I am working on getting over my podcast malady.

For the past few years, two of our faculty that teach a semester-long class in digital storytelling have provided the same experience in compressed form for faculty as a 40 hour “Bringing Digital Storytelling to the Classroom LearnShop”. I started hovering in the August 2004 session and made a lot of appeals for getting permission to share the final stories on our web site, in both streaming QuickTime and Windows media formats.

Back when I got an iPod video, I quickly converted the movies to iPod movie format (using QuickTime Pro) but lagged behind in getting a podcast feed set up. Not a big deal, since it only gets updated about once a year, but it does provide an easy way to access the stories at will. The final story examples now also have a download link for the iPod movie version (*.m4v) of every story.

But now we have a working iTunes encrusted RSS feed:
http://www.mcli.dist.maricopa.edu/learnshops/digital/stories.xml

I started by reading up on the “Apple – iTunes – Podcasts – Technical Specification”, but wanted to avoid the pitfalls and hijinks of manual XML editing. So I cranked up a little bit of PHP code to make a script that can create an iTunes tagged RSS feed from a template (well 2 templates). I enter the needed data for the feed items in an Excel spreadsheet, and the contents are then copy/pasted to a text data file, The main PHP script loads some variables that define the information used in the <channel> section.

A useful piece of my code is an often used piece of PHP code used to create a string of content form a template file- an associative array and name of the template file as passed to the function, and it returns the string with values inserted guided by placeholders marked with %%somevariable%%, so the value of my php array $stuff[‘somevariable’] is inserted in place of the marked tag.

Then the data file is read in as an array marked by newline characters separating records. Each line is a tab delimited set of data, which is then parsed into an array with all the information needed for one item. It spits out the content as a local file “podcast.xml”.

The code is now available at:
http://cogdogblog.com/code/itunes_rss_maker.zip

I tried to make it fairly general, but no guarantees, mileage will vary, etc. I’ve been using it successfully on 2 or 3 sites.

But enough tech stuff, sit back and enjoy the stories, there are some powerful stories to watch, in whatever format you choose.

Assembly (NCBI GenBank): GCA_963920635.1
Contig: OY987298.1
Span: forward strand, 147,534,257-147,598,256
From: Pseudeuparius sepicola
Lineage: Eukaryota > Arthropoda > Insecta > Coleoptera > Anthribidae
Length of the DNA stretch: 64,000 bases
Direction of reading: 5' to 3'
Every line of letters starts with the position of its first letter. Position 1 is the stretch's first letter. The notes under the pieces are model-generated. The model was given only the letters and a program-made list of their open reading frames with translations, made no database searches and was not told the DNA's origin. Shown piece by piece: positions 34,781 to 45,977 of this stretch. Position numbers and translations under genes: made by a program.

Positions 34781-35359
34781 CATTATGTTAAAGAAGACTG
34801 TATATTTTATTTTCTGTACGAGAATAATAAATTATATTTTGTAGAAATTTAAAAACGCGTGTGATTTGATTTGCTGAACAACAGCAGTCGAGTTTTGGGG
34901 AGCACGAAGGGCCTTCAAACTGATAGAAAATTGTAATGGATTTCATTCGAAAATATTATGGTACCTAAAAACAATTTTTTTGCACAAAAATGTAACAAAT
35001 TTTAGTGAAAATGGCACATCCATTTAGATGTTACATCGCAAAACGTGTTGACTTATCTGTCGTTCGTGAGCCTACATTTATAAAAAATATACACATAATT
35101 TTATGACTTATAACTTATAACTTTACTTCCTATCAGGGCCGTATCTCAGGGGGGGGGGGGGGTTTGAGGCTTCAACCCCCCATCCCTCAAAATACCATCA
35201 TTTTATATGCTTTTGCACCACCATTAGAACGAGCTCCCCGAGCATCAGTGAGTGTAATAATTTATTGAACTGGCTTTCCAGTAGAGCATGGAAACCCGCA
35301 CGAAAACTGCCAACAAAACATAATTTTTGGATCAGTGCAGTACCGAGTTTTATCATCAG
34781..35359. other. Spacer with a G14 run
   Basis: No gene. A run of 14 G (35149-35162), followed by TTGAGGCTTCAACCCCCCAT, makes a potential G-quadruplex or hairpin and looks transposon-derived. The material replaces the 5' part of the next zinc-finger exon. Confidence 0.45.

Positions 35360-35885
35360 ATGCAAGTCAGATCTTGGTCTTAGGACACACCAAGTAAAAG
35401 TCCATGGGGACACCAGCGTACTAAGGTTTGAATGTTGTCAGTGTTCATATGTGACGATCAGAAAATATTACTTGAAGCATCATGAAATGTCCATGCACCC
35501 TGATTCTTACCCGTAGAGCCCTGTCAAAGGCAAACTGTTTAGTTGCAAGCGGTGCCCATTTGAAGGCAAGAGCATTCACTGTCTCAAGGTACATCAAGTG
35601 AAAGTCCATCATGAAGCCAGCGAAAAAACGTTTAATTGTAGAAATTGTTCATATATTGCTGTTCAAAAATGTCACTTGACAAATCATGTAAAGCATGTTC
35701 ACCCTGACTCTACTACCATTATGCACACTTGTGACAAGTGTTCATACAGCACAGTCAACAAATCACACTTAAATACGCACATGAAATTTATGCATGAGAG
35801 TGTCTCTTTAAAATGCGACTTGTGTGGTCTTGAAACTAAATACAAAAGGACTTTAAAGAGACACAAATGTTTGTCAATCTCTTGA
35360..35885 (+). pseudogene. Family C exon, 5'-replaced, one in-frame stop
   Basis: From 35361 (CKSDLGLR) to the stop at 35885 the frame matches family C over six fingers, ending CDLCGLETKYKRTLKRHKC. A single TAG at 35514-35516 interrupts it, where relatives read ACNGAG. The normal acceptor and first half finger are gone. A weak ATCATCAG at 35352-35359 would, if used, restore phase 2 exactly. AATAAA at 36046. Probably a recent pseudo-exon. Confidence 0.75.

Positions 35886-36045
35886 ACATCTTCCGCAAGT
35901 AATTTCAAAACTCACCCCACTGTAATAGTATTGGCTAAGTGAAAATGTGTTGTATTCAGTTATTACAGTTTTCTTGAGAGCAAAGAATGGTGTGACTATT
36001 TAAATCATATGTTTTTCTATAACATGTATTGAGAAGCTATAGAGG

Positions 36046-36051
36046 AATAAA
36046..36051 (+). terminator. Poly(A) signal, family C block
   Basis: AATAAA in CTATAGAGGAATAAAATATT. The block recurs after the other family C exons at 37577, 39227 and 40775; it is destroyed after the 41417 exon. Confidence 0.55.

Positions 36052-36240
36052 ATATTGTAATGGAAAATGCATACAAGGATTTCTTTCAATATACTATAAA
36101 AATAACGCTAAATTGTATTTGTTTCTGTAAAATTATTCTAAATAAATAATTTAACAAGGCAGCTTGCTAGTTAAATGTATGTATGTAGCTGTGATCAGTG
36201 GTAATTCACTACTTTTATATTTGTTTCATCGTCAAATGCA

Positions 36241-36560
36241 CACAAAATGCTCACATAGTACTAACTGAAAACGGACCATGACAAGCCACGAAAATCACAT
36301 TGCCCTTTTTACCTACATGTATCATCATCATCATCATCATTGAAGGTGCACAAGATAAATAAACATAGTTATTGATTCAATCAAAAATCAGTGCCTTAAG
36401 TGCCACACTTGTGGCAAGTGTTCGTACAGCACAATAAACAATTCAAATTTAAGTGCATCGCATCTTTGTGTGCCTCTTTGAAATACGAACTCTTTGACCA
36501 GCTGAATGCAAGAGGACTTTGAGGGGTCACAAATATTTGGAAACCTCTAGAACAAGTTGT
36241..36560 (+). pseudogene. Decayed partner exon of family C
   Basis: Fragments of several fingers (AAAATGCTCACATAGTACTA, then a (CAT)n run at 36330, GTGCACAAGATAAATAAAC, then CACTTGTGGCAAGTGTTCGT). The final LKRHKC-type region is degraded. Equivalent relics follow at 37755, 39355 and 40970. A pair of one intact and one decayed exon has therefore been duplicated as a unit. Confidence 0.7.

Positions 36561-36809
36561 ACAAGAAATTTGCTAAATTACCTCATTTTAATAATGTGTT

The post "Digital Story Podcast Feed (and a free iTunes RSS Maker tool)" was originally pulled like taffy through a needle's eye at CogDogBlog (http://cogdogblog.com/2006/03/digital-story-podcast-feed/) on March 9, 2006.

3 Comments

  • I haven’t checked out all the technical stuff yet (or at least those parts I’m competent to check out), but I did go look at “The Power of Belief” and was mighty impressed. Digital storytelling continues to speak to my heart–and to all my English prof. and film training as well. Lovely when heart and head both get a workout.

    I wish there were a way to comment on the movies–perhaps there is and I haven’t found it yet.

    Also, I could get the WMV file to play (it launched Real on my computer, but I’m assuming that’s a local configuration issue), but the Quicktime link opened a new browser window, counted down, then gave me a 404 error.

    Thanks for blogging on this project, and on the iTunes encrustation, and helping to bring us all farther along in thinking about delivering these jewels of humanity. To “live the life that lives inside me”: words to live by for sure.

  • These are great Alan! Congrats to the participants and the learnshop facilitators.

  • Gardner-

    Our streaming platform is not exactly rock solid. Quicktime comes from an Apple XServe in my office and I think our network/security people are blocking access, it will change in a week or two when the box goes upstairs. You should be able to download even the iPod version (they are the same dimensions). The WMVs come from one of our college’s Helix server, as a favor to my office.

    I most strongly suggest (my favorites) “Salvation Mountain”, “Grandma Chuppa”, and “What Are You?”